This new concept of creating ‘Live Patient Records’ by utilizing the ‘Range of Motion Protocols’ can easily be expanded to address patients undergoing non-plastic surgical treatments, i.e., Botox injections, orthopedic surgery, neurology, neurosurgery, physical therapy, etc.
A good example of this nonsurgical application of this technology is in the field of neurology where Parkinson’s disease patients are the most obvious beneficiaries with this type of video documenting, tracking, and outcome assessment by utilizing its own motion protocol. Other entities, such as Bell’s Palsy, ALS, MS, Tourette’s Syndrome, etc., can either have their own individual motion protocols designed, or share with other existing protocols that cover similar anatomical targets.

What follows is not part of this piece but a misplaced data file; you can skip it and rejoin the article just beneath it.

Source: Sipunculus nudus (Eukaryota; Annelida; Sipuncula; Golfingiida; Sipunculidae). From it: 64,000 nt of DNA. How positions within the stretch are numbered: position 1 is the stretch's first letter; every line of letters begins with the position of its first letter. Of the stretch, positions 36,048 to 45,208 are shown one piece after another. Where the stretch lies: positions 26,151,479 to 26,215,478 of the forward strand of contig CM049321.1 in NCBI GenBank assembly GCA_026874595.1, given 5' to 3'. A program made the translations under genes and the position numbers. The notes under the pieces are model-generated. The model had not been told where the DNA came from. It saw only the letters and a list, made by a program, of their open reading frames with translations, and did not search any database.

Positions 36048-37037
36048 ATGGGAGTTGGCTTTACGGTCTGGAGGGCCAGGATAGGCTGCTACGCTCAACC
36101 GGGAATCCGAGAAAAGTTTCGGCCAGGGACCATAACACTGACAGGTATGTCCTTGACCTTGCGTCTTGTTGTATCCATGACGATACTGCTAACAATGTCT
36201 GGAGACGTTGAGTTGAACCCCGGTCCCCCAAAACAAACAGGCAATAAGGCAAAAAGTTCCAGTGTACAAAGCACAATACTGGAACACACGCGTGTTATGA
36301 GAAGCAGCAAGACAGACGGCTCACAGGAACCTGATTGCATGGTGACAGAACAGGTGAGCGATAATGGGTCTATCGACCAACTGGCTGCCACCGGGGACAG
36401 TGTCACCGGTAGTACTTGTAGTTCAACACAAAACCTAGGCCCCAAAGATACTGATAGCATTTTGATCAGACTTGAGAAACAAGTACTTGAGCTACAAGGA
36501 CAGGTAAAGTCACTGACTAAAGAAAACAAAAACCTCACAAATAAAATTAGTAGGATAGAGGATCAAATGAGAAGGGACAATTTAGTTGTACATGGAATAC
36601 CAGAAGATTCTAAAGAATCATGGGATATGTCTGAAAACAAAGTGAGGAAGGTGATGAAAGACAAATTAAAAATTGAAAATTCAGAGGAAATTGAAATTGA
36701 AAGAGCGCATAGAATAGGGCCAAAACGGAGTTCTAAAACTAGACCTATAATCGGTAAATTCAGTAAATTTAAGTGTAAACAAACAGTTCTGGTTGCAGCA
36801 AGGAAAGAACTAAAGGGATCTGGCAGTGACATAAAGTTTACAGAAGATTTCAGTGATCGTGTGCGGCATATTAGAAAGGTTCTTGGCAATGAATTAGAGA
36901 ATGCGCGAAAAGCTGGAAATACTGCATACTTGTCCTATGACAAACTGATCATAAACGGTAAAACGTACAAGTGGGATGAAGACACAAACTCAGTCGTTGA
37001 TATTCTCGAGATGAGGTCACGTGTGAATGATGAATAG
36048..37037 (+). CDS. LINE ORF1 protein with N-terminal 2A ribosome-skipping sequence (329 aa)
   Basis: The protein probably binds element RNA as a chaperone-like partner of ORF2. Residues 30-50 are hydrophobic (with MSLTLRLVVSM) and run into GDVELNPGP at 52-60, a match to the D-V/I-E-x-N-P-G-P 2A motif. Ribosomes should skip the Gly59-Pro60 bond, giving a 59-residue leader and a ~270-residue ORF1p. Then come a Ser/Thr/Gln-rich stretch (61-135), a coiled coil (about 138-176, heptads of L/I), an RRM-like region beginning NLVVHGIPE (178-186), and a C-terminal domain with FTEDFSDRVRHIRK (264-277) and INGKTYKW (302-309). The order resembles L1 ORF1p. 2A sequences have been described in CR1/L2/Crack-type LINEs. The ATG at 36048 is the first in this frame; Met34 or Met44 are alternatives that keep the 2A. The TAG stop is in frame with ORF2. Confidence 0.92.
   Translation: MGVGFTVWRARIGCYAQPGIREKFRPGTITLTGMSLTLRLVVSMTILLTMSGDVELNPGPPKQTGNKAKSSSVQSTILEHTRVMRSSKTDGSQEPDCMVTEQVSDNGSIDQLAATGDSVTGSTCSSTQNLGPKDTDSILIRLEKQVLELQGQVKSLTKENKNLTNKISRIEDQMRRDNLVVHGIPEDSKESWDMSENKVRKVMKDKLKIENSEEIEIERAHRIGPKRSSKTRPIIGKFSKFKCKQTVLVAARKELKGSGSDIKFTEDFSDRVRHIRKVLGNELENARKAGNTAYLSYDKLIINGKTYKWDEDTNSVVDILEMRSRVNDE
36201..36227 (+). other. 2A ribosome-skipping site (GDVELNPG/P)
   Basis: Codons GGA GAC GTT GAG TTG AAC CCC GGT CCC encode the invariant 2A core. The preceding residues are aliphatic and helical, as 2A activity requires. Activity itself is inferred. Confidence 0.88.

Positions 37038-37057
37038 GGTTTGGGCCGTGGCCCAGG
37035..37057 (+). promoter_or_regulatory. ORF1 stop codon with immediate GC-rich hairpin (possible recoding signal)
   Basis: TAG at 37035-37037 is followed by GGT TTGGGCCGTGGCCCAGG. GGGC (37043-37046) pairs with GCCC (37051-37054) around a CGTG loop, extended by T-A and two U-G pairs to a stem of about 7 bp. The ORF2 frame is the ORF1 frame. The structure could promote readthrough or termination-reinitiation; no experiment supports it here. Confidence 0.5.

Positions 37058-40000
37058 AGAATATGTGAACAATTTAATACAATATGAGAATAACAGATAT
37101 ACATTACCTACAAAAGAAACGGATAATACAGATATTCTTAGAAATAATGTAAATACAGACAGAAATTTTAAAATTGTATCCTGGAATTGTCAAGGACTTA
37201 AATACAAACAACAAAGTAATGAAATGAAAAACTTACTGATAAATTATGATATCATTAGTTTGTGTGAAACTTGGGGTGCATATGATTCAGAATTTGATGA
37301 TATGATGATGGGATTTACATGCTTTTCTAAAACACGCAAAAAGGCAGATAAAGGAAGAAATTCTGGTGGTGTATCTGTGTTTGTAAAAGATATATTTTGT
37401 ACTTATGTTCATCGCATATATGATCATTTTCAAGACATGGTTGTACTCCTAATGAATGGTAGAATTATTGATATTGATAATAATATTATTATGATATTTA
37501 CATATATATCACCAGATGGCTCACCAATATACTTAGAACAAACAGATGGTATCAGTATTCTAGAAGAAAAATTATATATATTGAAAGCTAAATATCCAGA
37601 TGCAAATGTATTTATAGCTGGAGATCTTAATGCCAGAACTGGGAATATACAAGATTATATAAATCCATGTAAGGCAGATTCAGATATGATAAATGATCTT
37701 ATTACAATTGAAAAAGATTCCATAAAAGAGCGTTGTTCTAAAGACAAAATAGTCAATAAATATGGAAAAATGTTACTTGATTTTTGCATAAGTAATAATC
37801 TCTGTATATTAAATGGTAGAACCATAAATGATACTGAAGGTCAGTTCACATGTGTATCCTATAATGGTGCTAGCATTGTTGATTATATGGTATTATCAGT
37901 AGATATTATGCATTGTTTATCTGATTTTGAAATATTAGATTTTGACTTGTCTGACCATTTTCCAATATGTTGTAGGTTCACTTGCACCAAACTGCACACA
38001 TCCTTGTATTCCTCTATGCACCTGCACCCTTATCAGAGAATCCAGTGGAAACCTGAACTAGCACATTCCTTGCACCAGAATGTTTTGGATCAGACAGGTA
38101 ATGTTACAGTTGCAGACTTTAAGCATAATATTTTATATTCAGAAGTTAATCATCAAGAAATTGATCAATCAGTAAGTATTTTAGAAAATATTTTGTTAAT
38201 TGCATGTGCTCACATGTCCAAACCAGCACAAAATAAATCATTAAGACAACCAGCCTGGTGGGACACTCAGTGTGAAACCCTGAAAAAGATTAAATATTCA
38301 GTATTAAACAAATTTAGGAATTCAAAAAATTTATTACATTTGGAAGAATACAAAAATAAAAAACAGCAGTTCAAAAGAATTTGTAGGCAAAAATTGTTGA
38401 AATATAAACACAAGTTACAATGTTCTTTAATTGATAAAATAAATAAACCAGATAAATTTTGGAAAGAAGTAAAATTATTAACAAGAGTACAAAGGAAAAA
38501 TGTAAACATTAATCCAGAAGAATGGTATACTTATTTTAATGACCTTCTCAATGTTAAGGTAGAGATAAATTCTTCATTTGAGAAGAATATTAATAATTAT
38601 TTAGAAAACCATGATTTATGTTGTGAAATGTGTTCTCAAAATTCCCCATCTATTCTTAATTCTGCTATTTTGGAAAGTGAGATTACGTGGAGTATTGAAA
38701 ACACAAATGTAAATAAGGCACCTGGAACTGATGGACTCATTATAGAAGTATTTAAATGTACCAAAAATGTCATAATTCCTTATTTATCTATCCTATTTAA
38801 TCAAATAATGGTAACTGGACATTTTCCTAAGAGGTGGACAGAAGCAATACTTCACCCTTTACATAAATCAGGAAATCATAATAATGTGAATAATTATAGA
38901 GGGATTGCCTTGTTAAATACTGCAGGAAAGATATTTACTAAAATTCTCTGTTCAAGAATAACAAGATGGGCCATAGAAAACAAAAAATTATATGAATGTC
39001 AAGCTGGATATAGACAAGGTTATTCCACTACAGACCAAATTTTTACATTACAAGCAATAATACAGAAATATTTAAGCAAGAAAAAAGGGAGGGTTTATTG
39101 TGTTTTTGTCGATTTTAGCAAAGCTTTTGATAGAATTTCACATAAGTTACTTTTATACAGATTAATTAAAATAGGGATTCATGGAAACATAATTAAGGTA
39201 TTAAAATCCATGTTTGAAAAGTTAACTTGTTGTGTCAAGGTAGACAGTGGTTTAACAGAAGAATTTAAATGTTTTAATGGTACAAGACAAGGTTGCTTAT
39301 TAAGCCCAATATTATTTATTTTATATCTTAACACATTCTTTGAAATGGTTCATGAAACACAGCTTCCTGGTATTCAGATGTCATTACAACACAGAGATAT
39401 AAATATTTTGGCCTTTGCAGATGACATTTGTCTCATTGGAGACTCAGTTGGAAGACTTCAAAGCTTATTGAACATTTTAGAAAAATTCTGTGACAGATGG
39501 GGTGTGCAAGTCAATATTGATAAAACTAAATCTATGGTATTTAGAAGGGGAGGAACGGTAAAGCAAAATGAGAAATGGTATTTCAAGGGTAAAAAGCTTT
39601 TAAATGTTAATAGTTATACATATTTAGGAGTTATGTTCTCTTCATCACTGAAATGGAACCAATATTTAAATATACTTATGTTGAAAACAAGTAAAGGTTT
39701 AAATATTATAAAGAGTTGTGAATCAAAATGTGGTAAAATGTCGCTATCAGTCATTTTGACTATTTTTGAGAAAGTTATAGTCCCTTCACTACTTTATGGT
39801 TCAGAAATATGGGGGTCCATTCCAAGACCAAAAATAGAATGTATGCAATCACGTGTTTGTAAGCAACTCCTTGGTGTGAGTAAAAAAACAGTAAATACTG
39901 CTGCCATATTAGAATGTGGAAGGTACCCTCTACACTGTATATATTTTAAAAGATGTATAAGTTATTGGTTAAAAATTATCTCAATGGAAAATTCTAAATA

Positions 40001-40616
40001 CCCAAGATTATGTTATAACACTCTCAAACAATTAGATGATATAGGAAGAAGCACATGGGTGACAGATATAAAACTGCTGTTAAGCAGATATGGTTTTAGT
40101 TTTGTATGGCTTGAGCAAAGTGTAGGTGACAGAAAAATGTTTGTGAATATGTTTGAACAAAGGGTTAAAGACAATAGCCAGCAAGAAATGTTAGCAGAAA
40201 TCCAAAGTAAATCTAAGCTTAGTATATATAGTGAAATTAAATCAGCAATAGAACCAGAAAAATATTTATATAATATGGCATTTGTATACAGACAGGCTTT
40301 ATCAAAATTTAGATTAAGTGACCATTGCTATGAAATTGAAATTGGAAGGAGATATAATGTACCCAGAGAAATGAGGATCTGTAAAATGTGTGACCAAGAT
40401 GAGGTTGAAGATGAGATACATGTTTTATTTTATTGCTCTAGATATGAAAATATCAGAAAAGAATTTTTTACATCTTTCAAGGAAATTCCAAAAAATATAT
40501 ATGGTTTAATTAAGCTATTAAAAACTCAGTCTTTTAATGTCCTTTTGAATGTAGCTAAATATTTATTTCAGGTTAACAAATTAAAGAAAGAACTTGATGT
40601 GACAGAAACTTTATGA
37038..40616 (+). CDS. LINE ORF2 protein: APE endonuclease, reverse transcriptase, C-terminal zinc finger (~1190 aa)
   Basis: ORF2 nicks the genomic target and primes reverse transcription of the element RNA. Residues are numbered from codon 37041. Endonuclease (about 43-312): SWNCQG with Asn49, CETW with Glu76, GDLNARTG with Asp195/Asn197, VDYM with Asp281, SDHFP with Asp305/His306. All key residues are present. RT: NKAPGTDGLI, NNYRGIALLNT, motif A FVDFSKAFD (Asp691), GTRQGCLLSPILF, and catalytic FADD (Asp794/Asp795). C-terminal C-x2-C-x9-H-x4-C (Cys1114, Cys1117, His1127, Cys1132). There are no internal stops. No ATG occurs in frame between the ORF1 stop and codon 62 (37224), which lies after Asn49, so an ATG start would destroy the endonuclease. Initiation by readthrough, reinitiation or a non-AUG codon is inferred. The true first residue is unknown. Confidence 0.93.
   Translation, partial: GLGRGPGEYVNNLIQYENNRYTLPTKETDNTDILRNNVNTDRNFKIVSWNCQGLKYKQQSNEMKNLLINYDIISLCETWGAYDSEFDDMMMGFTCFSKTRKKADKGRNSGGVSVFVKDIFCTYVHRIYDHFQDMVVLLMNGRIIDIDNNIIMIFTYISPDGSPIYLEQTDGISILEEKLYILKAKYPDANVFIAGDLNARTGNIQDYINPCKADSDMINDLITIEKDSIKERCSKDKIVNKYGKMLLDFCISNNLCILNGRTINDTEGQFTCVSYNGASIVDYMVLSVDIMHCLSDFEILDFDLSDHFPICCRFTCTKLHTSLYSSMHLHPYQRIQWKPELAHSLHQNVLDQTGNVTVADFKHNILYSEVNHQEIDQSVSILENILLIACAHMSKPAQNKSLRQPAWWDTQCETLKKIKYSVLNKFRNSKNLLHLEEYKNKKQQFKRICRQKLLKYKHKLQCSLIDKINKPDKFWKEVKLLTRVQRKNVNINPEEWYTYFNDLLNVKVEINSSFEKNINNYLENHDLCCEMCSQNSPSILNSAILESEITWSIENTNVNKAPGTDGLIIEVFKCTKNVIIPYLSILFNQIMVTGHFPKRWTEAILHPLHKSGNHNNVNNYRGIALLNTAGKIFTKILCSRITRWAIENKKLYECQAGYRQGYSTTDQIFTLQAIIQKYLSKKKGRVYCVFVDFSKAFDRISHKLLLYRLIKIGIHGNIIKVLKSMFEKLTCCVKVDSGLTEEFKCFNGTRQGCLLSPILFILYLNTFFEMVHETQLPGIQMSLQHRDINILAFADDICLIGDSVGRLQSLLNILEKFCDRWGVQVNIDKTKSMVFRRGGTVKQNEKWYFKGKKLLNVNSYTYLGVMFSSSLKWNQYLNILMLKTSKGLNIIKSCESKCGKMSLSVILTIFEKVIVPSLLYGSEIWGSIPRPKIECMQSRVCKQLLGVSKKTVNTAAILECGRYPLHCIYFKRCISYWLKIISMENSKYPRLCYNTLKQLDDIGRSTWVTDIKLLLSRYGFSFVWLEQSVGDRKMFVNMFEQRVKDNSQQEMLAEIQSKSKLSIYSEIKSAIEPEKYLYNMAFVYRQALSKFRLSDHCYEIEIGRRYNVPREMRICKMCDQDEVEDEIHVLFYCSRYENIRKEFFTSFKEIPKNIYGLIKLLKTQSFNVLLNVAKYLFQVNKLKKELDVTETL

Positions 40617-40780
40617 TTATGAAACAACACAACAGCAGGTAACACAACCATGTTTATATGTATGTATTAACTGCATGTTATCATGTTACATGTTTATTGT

Again, these de facto ‘Patient Virtual Physicals On Demand’ for patients with existing or potential motion disorders, in any medical specialty, can go a long way to help the physicians to make more accurate diagnoses, and to better monitor the efficacy of their treatment and rehabilitation regimens with ‘first-person eyewitness’ clarity. These videos can become the backbone of tele-medicine by facilitating the sharing of patient visual data between urban medical centers and remote, rural and offsite clinics.